Those in the funds sector should review the position of their team members and consider the extent to which their working arrangements could trigger tax obligations in the jurisdictions in which the individuals are located. Contractual provisions should also be reviewed to establish who bears the cost of any increased tax burden.

Further development of, and delay to reaching an agreed position on, the OECD's BEPS Pillar One and Pillar Two proposals

What is this?

The development of the OECD's Pillar One and Pillar Two tax proposals and the pushing back of the timeline for reaching agreement on them.

Who does this apply to?

This is still being discussed, but likely to be large multinational enterprise groups.

When does this apply?

The aim is to reach a consensus by the middle of the year but any rules are unlikely to be implemented for at least two or three further years.

Building on its original BEPS project, the OECD is working on two proposals that could have huge consequences for international taxation.

“Pillar One” seeks to introduce a new taxing right for countries in relation to non-resident companies that do not have a permanent establishment there and “Pillar Two” seeks to introduce a global minimum tax rate.

It had been intended that a consensus would have been reached in relation to both pillars by the end of 2020. However, in October the OECD published blueprints for both pillars in which it set out the revised timetable of reaching consensus by mid-2021.

Pillar One is aimed at “consumer” facing businesses and those providing automated digital services.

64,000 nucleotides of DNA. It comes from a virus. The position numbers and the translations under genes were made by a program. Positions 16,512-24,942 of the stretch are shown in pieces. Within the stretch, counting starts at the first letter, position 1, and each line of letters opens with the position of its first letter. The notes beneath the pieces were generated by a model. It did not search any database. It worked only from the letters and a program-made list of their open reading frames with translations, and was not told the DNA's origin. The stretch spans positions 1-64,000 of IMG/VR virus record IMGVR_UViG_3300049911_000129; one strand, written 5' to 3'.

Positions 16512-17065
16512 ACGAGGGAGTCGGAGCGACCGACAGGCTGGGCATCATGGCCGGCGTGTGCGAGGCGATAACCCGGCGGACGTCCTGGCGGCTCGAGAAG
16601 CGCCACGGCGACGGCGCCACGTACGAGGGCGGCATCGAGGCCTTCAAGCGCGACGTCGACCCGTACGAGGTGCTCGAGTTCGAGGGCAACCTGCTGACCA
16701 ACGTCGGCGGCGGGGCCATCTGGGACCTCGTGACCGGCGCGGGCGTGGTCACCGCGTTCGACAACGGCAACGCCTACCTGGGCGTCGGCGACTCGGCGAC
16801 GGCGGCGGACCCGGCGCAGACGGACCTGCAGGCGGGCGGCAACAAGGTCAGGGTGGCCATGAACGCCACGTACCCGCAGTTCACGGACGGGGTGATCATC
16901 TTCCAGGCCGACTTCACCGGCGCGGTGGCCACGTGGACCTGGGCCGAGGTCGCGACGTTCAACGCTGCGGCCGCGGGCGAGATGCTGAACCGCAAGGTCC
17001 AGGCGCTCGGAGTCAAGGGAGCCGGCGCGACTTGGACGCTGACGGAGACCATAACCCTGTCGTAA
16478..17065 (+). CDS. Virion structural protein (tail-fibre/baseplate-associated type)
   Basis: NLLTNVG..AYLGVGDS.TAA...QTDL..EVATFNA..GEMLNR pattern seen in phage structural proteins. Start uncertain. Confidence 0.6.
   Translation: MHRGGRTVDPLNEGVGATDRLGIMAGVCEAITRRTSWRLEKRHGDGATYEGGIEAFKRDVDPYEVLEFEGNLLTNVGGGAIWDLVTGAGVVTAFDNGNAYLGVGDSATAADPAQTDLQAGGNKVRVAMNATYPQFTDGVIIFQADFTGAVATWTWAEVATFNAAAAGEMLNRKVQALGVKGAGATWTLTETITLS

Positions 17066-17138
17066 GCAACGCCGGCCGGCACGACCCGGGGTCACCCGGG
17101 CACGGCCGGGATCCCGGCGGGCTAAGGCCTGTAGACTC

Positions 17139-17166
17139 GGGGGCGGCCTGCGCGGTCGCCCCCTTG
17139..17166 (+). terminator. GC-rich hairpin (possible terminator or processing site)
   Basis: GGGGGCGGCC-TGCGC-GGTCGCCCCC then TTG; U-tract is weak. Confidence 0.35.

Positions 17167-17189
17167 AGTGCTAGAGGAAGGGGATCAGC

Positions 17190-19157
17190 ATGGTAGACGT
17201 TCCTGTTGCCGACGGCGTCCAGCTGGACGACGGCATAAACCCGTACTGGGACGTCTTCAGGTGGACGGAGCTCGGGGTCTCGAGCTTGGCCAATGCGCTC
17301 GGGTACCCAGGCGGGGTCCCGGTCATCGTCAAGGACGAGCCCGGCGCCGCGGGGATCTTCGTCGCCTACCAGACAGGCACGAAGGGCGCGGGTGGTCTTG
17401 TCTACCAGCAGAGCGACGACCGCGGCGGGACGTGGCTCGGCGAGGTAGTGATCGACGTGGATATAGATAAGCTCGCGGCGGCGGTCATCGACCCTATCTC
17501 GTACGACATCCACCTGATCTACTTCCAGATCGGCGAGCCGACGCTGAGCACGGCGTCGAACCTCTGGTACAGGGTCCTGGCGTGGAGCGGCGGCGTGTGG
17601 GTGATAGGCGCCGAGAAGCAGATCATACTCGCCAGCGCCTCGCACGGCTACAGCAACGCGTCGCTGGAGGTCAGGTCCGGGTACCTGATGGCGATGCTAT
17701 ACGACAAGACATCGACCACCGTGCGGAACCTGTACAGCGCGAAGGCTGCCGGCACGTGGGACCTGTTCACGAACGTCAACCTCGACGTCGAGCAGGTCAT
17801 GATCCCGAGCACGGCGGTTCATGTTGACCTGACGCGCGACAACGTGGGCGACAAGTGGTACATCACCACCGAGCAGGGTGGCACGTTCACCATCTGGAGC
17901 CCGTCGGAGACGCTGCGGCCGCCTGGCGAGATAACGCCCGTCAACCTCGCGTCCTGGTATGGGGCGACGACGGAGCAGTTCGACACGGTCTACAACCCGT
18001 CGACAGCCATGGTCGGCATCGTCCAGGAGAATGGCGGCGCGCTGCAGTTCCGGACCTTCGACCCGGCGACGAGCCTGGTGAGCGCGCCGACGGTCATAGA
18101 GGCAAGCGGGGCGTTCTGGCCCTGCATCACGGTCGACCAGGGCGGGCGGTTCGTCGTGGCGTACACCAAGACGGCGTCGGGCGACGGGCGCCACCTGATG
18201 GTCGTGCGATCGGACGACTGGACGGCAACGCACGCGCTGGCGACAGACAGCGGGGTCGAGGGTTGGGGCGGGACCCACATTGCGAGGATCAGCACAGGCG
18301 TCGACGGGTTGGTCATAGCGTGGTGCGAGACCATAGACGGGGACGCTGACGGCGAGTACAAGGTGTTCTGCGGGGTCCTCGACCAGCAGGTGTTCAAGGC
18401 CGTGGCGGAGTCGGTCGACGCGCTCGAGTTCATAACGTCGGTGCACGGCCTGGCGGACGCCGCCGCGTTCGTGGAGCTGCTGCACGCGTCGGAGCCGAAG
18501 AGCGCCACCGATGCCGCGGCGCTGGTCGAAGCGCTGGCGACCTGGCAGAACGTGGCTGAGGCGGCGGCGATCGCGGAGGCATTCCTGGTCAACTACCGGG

The Pillar One blueprint indicates that the OECD's current thinking is that there will be an exemption for financial services and that this would include investment funds and their managers. The blueprint for Pillar Two envisages there being an exemption for investment funds (but not fund managers). As the proposals are by no means finalised, those in the funds sector will want to monitor their progress during the course of 2021.

Even if consensus is reached by mid-2021, the timetable for implementation is unclear and we would expect it to take at least two to three further years for reforms as fundamental as those being considered to be implemented internationally.

Non-resident corporate landlords becoming liable to corporation tax (rather than income tax) from 6 April 2020

What is this?

Non-resident corporate landlords have been liable to corporation tax (rather than income tax) since 6 April 2020.

Who does this apply to?

Non-resident corporate landlords.

When does this apply?


Prior to 6 April 2020, non-resident corporate landlords were liable to income tax – not corporation tax – on UK property income profits. However, from that date these profits became subject to corporation tax, with different rates, computational rules and payment and filing requirements.

For an earlier briefing on this topic please click here.


Return to Funds Annual Briefing 2021.